Joel Evans

Joel Evans, known for his woodworking skills and volunteer civic efforts, died Sunday at his home in Midway. He was 76.

Mr. Evans' career also included work as a physicist and student of the philosophy of science.

"He was complex and had so many interests," said Ricka White, who with her late husband, Patrick White, co-owned a Lexington woodworking shop, the Unfinished Universe, with Mr. Evans. "He was a huge person in stature and in fact."

She said Mr. Evans was affectionately referred to on more than one occasion as "the smartest redneck you'd ever meet."

He was a physics instructor at the University of Virginia and was working on his doctorate at the University of Kentucky during the time of the Vietnam protests.

"We got ourselves in trouble at that point," recalled Mr. Evans' wife of 56 years, Joyce McClendon Evans.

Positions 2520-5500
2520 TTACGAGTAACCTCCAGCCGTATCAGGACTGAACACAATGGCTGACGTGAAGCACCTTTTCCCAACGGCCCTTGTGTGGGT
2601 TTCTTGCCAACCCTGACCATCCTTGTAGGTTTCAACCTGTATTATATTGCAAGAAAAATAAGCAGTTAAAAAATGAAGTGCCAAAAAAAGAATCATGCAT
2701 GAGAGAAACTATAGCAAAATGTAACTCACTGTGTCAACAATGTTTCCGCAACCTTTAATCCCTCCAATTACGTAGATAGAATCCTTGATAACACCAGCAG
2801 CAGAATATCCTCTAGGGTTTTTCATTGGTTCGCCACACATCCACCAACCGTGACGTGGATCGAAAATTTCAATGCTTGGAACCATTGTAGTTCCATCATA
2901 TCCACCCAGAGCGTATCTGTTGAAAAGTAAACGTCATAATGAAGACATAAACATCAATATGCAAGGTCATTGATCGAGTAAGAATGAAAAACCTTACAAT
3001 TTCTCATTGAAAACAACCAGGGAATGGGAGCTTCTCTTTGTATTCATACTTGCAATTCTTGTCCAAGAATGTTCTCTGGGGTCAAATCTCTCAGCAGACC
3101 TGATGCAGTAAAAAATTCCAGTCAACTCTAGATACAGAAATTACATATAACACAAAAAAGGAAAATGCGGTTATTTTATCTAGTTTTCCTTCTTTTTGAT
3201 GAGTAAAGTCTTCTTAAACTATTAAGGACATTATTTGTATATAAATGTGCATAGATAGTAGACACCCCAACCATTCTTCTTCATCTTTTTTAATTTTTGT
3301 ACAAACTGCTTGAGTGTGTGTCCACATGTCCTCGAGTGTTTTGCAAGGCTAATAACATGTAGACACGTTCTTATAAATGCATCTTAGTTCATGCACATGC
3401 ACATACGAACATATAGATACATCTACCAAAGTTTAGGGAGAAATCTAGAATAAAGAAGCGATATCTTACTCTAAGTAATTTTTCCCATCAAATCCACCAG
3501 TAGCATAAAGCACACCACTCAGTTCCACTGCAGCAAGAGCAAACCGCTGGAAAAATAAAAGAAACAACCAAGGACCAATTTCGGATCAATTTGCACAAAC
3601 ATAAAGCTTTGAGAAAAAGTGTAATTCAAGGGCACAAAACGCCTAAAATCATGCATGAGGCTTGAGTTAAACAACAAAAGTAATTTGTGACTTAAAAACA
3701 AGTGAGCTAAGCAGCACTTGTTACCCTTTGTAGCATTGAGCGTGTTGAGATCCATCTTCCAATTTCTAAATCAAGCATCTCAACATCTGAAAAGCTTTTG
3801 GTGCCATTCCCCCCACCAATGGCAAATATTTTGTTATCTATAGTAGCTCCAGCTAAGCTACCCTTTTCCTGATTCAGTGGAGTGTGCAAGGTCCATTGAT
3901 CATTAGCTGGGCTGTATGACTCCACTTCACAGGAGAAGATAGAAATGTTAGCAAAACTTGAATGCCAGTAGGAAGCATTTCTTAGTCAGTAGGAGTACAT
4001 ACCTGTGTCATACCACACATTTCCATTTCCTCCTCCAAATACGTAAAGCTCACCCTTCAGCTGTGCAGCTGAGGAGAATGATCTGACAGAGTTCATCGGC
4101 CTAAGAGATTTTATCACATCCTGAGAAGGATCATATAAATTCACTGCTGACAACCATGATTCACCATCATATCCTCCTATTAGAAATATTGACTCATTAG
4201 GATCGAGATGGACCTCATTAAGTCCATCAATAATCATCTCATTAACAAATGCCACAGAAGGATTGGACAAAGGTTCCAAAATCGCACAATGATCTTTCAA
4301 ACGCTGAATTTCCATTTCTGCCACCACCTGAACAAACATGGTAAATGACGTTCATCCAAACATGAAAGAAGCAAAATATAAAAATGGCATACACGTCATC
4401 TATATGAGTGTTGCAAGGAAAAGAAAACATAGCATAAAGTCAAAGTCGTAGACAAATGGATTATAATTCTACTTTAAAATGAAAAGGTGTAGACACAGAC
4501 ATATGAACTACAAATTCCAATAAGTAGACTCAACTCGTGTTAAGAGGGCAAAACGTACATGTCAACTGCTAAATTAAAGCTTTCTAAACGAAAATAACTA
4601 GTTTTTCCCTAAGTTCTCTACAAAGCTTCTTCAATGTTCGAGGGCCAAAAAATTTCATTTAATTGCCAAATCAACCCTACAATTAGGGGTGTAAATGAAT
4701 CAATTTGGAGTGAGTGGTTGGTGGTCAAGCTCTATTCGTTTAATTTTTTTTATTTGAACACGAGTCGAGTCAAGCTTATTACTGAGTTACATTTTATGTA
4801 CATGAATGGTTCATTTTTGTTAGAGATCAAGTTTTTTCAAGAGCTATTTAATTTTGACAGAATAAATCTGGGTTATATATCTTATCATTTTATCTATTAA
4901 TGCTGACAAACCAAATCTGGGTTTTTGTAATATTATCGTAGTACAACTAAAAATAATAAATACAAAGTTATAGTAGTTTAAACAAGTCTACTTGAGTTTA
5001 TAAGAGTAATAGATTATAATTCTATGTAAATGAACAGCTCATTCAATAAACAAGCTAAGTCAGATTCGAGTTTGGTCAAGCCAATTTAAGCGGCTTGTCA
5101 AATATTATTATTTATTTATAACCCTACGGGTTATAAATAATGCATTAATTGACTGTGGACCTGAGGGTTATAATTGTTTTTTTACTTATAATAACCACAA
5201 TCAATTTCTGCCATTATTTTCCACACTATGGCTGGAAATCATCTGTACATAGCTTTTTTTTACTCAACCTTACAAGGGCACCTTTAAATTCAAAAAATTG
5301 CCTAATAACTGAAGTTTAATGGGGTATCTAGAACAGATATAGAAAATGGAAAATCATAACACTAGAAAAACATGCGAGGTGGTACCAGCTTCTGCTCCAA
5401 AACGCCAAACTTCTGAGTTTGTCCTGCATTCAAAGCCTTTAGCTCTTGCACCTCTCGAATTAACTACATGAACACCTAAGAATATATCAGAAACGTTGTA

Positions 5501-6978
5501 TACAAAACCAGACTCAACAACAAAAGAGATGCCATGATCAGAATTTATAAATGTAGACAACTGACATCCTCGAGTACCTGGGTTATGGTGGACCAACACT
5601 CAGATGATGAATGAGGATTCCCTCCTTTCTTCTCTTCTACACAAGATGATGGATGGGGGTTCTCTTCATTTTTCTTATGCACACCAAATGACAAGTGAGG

After deciding to leave UK, Mr. Evans teamed with the Whites to form the Unfinished Universe, which operated from 1972 until 2001.

The largely self-taught woodworkers became known for their craftsmanship, particularly their ability to restore historic furniture.

They did work for the governor's mansion and historic sites such as the Mary Todd Lincoln House.

"They did a lot of political arguing around there, and then they did a little woodworking on the side," Joyce Evans joked.

White said Mr. Evans had an irreverant, generous nature.

"The Unfinished Universe never made any money, and Joel was a good part of that reason," she said.

Mr. Evans enjoyed portraying Santa each year for Midway's downtown holiday celebrations. He also volunteered at the library, helped create a Tree Board in Midway and served with the Kentucky River Watershed Watch program. In 2004, he was honored by the governor for "outstanding volunteer service," which included organizing an effort to create a park from a wooded area near Midway's Northside Elementary School.

In addition to his wife, Mr. Evans is survived by three children, Joel Evans, Sara Day Evans and Amy Axon, and several grandchildren and great-grandchildren.

Visitation will be 4 to 5 p.m. Friday at Kerr Brothers Funeral Home on Main Street, followed by a memorial service.

Published in Lexington Herald-Leader from June 6 to July 6, 2012